The Adam Smith & Paul Krugman Show

We’ll get back to health care tomorrow, but first I have several video clips to share.

Adam Smith is a best-selling author and for 14 years had a weekly show on PBS called Adam Smith’s Money World that won four Emmys and a Peabody Award.  He’s a very smart guy.  Smith was Tom Wolfe’s editor at Esquire, founded Institutional Investor and New York magazines, and somewhere in there about 25 years ago became a friend of mine.  I try to collect heroes and this guy is definitely one of mine.

Smith lives in Princeton, NJ, next-door to Paul Krugman, Princeton professor, New York Times Op-Ed columnist and oh, by-the-way, winner of the 2009 Nobel Prize in Economics.

I wonder how he invested that money?

On July 8th Smith […]

Medical Records R Us

medical-recordsThis is the first of probably three columns on health care.  The Obama Administration right now has in Congress legislation for reforming the U.S. health system so that sets my agenda. But the point of these columns isn’t to comment, per se, on the current proposals, but instead to look at what I believe to be my two areas of some strength — Information Technology and understanding complex systems — and see how they can be applied to this problem.

And it IS a problem.  That’s the only part of this debate that all sides agree on.  The doctors feel beleaguered and Lord knows that sick and uninsured people sure do, too.  Even corporate fat cats […]

Falling Out of Orbitz

orbitz-logoA lot of online behavior is habitual.  My e-mail client is Eudora, for example — an orphaned program that hasn’t been updated since 2006.  People keep telling me to switch to this or that but I like Eudora and have 17 years of mail stored in it, though I sense an end coming there.  I also use Orbitz, primarily, for my travel planning.  And it isn’t that Orbitz is particularly better (though not particularly worse since I use Kayak from time to time to compare) but that it holds already in its digital innards a whole succession of my credit cards as well as my five frequent flier numbers.  Or it did.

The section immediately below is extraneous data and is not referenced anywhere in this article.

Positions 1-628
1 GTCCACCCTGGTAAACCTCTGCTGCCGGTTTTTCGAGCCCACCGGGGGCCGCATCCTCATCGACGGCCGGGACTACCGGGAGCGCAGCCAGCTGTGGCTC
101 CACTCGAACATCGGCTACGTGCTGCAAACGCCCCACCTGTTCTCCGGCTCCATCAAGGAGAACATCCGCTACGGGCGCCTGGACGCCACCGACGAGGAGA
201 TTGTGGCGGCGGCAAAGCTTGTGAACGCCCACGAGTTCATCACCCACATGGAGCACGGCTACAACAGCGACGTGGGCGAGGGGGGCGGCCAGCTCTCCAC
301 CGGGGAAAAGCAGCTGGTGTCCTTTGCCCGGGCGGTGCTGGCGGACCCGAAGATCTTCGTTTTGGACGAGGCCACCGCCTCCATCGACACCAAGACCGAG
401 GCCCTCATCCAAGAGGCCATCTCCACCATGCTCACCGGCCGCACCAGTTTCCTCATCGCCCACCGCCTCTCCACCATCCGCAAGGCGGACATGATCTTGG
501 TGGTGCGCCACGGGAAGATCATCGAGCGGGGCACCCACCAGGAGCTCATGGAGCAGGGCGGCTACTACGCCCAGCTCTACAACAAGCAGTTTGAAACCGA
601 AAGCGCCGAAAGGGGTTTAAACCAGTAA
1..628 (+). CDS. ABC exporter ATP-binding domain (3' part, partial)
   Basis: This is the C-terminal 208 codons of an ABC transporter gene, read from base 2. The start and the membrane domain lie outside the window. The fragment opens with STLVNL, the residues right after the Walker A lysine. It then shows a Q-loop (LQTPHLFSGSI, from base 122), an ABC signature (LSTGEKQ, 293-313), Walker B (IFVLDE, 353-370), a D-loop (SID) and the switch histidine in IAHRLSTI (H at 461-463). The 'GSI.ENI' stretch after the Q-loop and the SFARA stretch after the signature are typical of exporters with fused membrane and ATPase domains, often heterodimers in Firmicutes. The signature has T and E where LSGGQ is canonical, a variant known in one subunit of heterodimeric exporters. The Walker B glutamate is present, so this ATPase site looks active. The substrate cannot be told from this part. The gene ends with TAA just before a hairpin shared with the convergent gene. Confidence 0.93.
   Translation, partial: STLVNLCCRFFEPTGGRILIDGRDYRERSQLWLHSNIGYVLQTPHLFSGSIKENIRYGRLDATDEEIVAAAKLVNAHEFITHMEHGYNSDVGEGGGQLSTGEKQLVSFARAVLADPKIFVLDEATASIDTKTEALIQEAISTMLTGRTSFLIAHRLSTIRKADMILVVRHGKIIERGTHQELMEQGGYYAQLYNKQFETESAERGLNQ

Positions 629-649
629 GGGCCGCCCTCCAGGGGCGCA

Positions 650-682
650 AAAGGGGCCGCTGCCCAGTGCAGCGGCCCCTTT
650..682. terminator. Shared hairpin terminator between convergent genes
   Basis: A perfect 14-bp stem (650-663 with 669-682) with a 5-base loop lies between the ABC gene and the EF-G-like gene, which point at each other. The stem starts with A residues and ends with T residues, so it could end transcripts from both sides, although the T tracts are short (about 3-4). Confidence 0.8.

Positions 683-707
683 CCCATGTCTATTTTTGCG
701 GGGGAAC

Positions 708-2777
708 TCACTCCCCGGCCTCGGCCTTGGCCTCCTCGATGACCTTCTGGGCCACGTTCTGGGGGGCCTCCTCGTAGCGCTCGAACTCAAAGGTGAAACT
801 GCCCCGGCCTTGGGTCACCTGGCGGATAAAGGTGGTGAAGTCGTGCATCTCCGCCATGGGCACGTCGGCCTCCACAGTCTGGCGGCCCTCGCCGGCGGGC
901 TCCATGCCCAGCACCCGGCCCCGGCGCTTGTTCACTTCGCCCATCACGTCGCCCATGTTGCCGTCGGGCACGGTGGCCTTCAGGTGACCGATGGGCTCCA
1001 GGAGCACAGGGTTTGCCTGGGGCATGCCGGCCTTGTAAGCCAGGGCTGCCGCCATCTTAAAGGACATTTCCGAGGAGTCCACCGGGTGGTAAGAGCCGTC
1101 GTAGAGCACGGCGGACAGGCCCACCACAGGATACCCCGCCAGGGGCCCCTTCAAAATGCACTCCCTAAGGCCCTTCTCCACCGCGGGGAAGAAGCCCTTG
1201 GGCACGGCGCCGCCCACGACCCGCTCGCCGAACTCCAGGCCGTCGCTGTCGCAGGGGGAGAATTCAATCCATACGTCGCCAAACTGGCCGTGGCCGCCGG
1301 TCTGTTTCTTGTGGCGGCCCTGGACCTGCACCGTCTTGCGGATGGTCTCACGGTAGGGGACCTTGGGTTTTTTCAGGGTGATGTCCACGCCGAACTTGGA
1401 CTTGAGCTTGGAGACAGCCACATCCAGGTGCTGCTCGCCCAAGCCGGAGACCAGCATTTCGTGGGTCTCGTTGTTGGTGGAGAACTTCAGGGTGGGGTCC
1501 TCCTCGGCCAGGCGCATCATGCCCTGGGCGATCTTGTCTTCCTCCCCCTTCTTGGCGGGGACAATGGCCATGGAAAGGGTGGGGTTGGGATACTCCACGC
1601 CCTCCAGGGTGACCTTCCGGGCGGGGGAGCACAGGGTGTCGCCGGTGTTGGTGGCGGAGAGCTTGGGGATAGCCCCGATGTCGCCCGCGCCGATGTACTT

You see Orbitz […]

The Waitress Who Ignored Cronkite

cronkite2Thirty years ago I wrote a book about the nuclear accident at Three Mile Island.  One of the central characters in that book was Jon Ward, a producer for CBS News who ran the network’s coverage of the accident. Ward had actually anticipated such an event, gathering information on all U.S. nuclear plants in case one ever melted-down. My book made Ward a minor celebrity for a millisecond and may have helped his promotion to producer of the CBS Evening News.  But the story Ward still likes to tell about that experience was of the waitress at a New York restaurant who asked for his autograph, ignoring completely Ward’s lunch partner, Walter Cronkite, who found […]

Who Ya Gonna Call? App Busters!

Rohit KhareAfter this week’s Google/Microsoft column appeared in the New York Times, I got a message from an old friend, Rohit Khare, that sparked some thinking about our vulnerability as individuals when our data is held in the cloud — somebody else’s cloud.  How do we save it, get it back, destroy it? Given the recent case of Facebook hanging-on to old user data essentially forever, this is not just a theoretical concern.

“’Cancellation on a whim’ is a key insight,” wrote Rohit.  “After all, with desktop software you at least had the right to keep using what you wanted, as long as you kept the old hardware/software/OS running — I know of […]